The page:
For years, I couldn’t say the word “sex” without blushing. In fact, most of the time, I referred to it as “going all the way.” I would even lower my voice when I said it. But when I fell in love with the guy who worked across the hall from me, all of that prim, Victorian era attitude went straight out the window. Lust became my vice.
My daily routine revolved around impatiently counting the minutes until the end of the workday, when we could rip each other’s clothes off. Once, we didn’t even manage to make it out of the office before we gave in to our impulses. (Apologies to my former boss, we totally cleaned up all the files afterward, I promise.) But the thing is, while I had finally allowed myself to indulge my sexual desire, I hadn’t yet shed the shame around it.
Growing up, I was told: “If you don’t sleep around, you won’t get STIs.” And I believed this. So when my gynecologist called to say I had an abnormal Pap test and tested positive for HPV at my annual visit, my mind initially refused to accept it. At the age of 23, I was the last person in my group of friends to lose her virginity, and I had only slept with one person. Naive little me had waited for love — didn’t that count for something?
After spending three years getting biopsies, cryosurgery, and finally a LEEP procedure(removal of the tip of the cervix, which is what ultimately stopped everything in its tracks), it’s been more than seven years since I’ve had an abnormal Pap test. I’m grateful every single time I’m given the “all clear” after an annual visit. But it’s not just about medical clearance—I faced a long and difficult emotional road until I felt that I could date again.
I hated not fully understanding what this virus was or why I had been asymptomatic—or the fact that there were over 100 strains, but most of them clear your body on their own. When I explained my medical predicament to my friends, I was beyond frustrated to see their skeptical faces. They weren’t convinced this was an STI that would likely affect almost every single one of us.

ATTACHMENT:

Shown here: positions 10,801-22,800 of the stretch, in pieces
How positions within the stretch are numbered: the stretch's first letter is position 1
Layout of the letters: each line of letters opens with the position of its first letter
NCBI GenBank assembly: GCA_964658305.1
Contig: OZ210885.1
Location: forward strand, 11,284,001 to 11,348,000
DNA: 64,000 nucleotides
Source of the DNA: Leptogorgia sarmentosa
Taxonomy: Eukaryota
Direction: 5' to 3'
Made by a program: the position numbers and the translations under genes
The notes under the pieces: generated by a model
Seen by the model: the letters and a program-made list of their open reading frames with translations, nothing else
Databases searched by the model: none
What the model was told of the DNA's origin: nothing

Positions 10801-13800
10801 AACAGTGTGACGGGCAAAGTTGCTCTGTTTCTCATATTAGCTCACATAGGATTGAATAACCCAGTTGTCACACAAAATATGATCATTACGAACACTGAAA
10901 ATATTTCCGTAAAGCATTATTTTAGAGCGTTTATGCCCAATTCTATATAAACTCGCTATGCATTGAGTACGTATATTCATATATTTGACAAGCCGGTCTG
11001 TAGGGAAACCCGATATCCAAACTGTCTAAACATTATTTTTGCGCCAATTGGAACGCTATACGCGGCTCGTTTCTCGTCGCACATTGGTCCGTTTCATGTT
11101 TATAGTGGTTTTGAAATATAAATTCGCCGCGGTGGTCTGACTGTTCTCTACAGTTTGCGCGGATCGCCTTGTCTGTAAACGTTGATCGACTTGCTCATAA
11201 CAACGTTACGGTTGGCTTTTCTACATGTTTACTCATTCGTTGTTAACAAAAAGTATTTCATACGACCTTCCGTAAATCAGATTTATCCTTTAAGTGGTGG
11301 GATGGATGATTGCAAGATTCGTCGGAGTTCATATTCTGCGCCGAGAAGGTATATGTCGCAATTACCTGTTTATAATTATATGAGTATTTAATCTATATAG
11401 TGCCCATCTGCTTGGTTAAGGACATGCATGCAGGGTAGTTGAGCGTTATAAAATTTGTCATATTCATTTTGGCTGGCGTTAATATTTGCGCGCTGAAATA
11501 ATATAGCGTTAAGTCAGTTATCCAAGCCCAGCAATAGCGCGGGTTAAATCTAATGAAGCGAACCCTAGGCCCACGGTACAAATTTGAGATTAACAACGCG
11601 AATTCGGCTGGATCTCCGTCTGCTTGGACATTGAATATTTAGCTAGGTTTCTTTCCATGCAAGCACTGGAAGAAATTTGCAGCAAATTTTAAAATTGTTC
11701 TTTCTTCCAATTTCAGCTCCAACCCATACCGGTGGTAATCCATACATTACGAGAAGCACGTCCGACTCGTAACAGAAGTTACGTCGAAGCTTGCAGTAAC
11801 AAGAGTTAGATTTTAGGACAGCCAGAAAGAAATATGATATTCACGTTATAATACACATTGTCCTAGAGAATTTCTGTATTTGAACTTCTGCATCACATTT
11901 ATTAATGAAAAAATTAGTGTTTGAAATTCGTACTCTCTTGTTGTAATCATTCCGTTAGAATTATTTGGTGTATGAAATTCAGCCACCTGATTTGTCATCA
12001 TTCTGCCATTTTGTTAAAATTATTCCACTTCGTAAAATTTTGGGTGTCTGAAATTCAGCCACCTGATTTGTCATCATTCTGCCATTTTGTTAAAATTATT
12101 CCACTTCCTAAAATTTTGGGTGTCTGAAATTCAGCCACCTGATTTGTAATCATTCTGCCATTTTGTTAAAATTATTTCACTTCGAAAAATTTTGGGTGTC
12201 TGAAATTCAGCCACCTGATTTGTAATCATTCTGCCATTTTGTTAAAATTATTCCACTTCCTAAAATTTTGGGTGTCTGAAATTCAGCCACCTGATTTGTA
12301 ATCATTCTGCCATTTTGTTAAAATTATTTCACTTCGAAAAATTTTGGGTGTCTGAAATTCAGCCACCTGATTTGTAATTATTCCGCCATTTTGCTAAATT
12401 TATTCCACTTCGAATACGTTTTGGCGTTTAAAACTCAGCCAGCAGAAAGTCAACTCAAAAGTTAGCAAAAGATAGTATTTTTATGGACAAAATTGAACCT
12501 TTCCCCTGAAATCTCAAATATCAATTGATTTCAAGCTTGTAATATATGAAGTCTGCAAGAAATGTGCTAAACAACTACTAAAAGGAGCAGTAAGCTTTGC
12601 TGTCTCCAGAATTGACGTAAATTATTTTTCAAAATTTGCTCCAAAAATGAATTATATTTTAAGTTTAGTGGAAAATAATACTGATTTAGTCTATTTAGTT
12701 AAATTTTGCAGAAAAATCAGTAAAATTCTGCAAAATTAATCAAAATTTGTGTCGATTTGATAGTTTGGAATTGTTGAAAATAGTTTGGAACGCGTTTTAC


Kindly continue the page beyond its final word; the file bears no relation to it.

As I learned more about the virus I began to wonder, should you panic or feel ashamed if you get HPV? I had panicked. Cried. Felt sick to my stomach as if my entire world was disintegrating. But I didn’t know enough, because no one was talking about HPV or the stigma around it in 2005. Considering that three out of four women contract one of the many strains of HPV in their lifetime, why the hell weren’t we talking about this?
One look at the mystery and judgement shrouding HPV, and it’s easy to see why. When I was diagnosed, I felt disgusting and dirty. I was also mad as hell and humiliated. Plus, I just didn’t get it—I had waited until I was in a monogamous relationship, and I had only slept with one person. (I’ve learned now, of course, that that doesn’t make you immune to STIs.)
These misconceptions had been cemented in me since my high school sex-ed classes. My teachers were too consumed with the “you will become pregnant, get gonorrhea, and die” framing, to give us a comprehensive sexual education. They taught me that an STI can only be the result of shameful behavior — and that, if you get one, it’s your own fault for being so promiscuous. [For the full story, head to Refinery29!]